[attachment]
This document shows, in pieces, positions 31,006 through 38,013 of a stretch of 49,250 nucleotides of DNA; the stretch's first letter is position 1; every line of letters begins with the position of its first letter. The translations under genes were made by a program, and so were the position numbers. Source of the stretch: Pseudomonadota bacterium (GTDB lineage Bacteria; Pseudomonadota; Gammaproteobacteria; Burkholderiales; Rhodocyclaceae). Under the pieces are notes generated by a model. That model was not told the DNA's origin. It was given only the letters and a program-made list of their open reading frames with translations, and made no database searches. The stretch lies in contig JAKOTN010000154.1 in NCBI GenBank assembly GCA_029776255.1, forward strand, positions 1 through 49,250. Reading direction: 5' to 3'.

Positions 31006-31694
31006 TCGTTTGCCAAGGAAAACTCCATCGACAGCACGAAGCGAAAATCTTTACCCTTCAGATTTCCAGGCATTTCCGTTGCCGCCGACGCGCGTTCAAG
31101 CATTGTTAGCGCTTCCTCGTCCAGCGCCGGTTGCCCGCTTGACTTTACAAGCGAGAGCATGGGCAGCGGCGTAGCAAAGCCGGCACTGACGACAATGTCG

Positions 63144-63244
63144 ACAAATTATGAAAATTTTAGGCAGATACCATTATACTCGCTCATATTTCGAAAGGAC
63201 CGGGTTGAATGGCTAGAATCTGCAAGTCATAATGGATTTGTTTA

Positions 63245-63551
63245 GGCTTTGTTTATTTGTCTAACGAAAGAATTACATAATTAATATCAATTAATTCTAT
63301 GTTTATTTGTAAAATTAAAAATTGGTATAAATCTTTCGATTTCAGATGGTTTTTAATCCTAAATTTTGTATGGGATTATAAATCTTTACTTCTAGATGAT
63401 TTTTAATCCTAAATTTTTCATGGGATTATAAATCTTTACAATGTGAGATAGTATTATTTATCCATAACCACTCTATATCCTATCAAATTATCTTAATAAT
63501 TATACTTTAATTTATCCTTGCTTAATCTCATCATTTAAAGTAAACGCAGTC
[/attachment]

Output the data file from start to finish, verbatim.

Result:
This document shows, in pieces, positions 31,006 through 38,013 of a stretch of 49,250 nucleotides of DNA; the stretch's first letter is position 1; every line of letters begins with the position of its first letter. The translations under genes were made by a program, and so were the position numbers. Source of the stretch: Pseudomonadota bacterium (GTDB lineage Bacteria; Pseudomonadota; Gammaproteobacteria; Burkholderiales; Rhodocyclaceae). Under the pieces are notes generated by a model. That model was not told the DNA's origin. It was given only the letters and a program-made list of their open reading frames with translations, and made no database searches. The stretch lies in contig JAKOTN010000154.1 in NCBI GenBank assembly GCA_029776255.1, forward strand, positions 1 through 49,250. Reading direction: 5' to 3'.

Positions 31006-31694
31006 TCGTTTGCCAAGGAAAACTCCATCGACAGCACGAAGCGAAAATCTTTACCCTTCAGATTTCCAGGCATTTCCGTTGCCGCCGACGCGCGTTCAAG
31101 CATTGTTAGCGCTTCCTCGTCCAGCGCCGGTTGCCCGCTTGACTTTACAAGCGAGAGCATGGGCAGCGGCGTAGCAAAGCCGGCACTGACGACAATGTCG

Positions 63144-63244
63144 ACAAATTATGAAAATTTTAGGCAGATACCATTATACTCGCTCATATTTCGAAAGGAC
63201 CGGGTTGAATGGCTAGAATCTGCAAGTCATAATGGATTTGTTTA

Positions 63245-63551
63245 GGCTTTGTTTATTTGTCTAACGAAAGAATTACATAATTAATATCAATTAATTCTAT
63301 GTTTATTTGTAAAATTAAAAATTGGTATAAATCTTTCGATTTCAGATGGTTTTTAATCCTAAATTTTGTATGGGATTATAAATCTTTACTTCTAGATGAT
63401 TTTTAATCCTAAATTTTTCATGGGATTATAAATCTTTACAATGTGAGATAGTATTATTTATCCATAACCACTCTATATCCTATCAAATTATCTTAATAAT
63501 TATACTTTAATTTATCCTTGCTTAATCTCATCATTTAAAGTAAACGCAGTC